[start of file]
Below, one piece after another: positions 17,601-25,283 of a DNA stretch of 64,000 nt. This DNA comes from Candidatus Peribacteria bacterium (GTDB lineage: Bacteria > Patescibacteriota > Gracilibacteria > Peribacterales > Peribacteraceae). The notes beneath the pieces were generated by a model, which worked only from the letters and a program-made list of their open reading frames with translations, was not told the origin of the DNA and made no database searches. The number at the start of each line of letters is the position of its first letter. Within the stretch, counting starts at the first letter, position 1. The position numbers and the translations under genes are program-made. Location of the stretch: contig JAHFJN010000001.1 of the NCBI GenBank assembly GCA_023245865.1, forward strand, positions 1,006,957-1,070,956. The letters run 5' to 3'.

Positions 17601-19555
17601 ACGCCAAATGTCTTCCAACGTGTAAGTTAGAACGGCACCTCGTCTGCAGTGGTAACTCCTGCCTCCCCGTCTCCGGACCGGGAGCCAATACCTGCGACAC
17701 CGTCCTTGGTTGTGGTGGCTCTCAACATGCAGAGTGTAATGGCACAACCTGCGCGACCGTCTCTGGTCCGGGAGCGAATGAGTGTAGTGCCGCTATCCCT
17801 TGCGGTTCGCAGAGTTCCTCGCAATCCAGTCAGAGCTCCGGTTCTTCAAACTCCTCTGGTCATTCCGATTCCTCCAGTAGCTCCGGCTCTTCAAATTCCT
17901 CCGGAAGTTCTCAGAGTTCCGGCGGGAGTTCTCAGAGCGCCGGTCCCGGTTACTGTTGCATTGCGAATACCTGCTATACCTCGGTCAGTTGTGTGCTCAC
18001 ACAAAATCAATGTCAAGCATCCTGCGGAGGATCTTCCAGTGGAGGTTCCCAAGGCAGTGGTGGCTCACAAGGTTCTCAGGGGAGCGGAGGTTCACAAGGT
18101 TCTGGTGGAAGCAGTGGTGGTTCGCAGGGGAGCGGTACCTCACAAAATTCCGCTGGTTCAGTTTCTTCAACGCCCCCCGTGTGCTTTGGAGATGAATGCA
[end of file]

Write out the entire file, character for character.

Below, one piece after another: positions 17,601-25,283 of a DNA stretch of 64,000 nt. This DNA comes from Candidatus Peribacteria bacterium (GTDB lineage: Bacteria > Patescibacteriota > Gracilibacteria > Peribacterales > Peribacteraceae). The notes beneath the pieces were generated by a model, which worked only from the letters and a program-made list of their open reading frames with translations, was not told the origin of the DNA and made no database searches. The number at the start of each line of letters is the position of its first letter. Within the stretch, counting starts at the first letter, position 1. The position numbers and the translations under genes are program-made. Location of the stretch: contig JAHFJN010000001.1 of the NCBI GenBank assembly GCA_023245865.1, forward strand, positions 1,006,957-1,070,956. The letters run 5' to 3'.

Positions 17601-19555
17601 ACGCCAAATGTCTTCCAACGTGTAAGTTAGAACGGCACCTCGTCTGCAGTGGTAACTCCTGCCTCCCCGTCTCCGGACCGGGAGCCAATACCTGCGACAC
17701 CGTCCTTGGTTGTGGTGGCTCTCAACATGCAGAGTGTAATGGCACAACCTGCGCGACCGTCTCTGGTCCGGGAGCGAATGAGTGTAGTGCCGCTATCCCT
17801 TGCGGTTCGCAGAGTTCCTCGCAATCCAGTCAGAGCTCCGGTTCTTCAAACTCCTCTGGTCATTCCGATTCCTCCAGTAGCTCCGGCTCTTCAAATTCCT
17901 CCGGAAGTTCTCAGAGTTCCGGCGGGAGTTCTCAGAGCGCCGGTCCCGGTTACTGTTGCATTGCGAATACCTGCTATACCTCGGTCAGTTGTGTGCTCAC
18001 ACAAAATCAATGTCAAGCATCCTGCGGAGGATCTTCCAGTGGAGGTTCCCAAGGCAGTGGTGGCTCACAAGGTTCTCAGGGGAGCGGAGGTTCACAAGGT
18101 TCTGGTGGAAGCAGTGGTGGTTCGCAGGGGAGCGGTACCTCACAAAATTCCGCTGGTTCAGTTTCTTCAACGCCCCCCGTGTGCTTTGGAGATGAATGCA